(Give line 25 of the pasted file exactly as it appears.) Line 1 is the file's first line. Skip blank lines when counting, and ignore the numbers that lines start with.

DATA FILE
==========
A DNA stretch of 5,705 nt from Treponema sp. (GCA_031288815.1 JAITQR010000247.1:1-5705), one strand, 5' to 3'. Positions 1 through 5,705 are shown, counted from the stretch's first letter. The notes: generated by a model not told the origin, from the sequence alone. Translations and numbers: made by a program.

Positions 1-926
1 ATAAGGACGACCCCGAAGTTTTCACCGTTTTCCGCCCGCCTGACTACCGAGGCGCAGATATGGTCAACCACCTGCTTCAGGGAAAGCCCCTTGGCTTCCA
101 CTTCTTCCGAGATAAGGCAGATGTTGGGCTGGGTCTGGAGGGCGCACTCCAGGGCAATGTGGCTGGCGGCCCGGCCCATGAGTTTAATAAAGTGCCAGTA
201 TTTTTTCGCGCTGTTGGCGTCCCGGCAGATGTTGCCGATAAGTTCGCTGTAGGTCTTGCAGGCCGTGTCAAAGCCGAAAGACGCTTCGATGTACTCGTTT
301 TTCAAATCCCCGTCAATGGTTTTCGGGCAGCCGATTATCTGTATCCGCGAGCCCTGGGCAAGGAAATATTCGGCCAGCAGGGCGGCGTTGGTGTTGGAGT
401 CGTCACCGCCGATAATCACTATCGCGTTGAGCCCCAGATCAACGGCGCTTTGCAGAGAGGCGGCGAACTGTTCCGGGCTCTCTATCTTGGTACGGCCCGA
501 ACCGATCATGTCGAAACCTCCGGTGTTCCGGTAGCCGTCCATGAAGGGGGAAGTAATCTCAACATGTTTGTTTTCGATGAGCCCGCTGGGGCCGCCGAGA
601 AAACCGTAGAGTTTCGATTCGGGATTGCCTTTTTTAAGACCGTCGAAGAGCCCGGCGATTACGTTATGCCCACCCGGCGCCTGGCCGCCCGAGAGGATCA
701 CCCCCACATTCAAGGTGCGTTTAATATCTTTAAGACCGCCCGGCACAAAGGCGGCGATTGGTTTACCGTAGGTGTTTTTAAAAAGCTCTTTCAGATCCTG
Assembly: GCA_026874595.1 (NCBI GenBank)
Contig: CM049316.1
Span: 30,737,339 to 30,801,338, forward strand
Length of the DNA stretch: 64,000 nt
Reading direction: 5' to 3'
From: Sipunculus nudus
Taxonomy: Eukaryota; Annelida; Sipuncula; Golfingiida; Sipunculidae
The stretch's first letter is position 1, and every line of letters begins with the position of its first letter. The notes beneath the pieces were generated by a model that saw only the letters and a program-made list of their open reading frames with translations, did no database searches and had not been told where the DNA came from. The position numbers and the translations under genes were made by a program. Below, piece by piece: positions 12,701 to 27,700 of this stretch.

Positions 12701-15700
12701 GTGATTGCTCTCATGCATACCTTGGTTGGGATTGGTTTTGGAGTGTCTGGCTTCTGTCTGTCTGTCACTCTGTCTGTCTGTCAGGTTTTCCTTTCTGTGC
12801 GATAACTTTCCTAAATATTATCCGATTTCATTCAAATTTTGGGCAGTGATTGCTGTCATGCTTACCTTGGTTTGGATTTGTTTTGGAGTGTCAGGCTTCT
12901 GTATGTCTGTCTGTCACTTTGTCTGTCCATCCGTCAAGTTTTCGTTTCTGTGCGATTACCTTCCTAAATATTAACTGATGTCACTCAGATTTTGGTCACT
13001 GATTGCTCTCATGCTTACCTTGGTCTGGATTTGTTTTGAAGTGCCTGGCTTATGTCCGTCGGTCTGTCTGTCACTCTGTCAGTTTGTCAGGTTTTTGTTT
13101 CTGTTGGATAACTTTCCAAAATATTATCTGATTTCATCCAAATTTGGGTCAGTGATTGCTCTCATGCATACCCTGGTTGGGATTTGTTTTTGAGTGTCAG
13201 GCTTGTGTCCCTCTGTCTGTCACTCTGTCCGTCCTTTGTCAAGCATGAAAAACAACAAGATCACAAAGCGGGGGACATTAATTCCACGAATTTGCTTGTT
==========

13201 GCTTGTGTCCCTCTGTCTGTCACTCTGTCCGTCCTTTGTCAAGCATGAAAAACAACAAGATCACAAAGCGGGGGACATTAATTCCACGAATTTGCTTGTT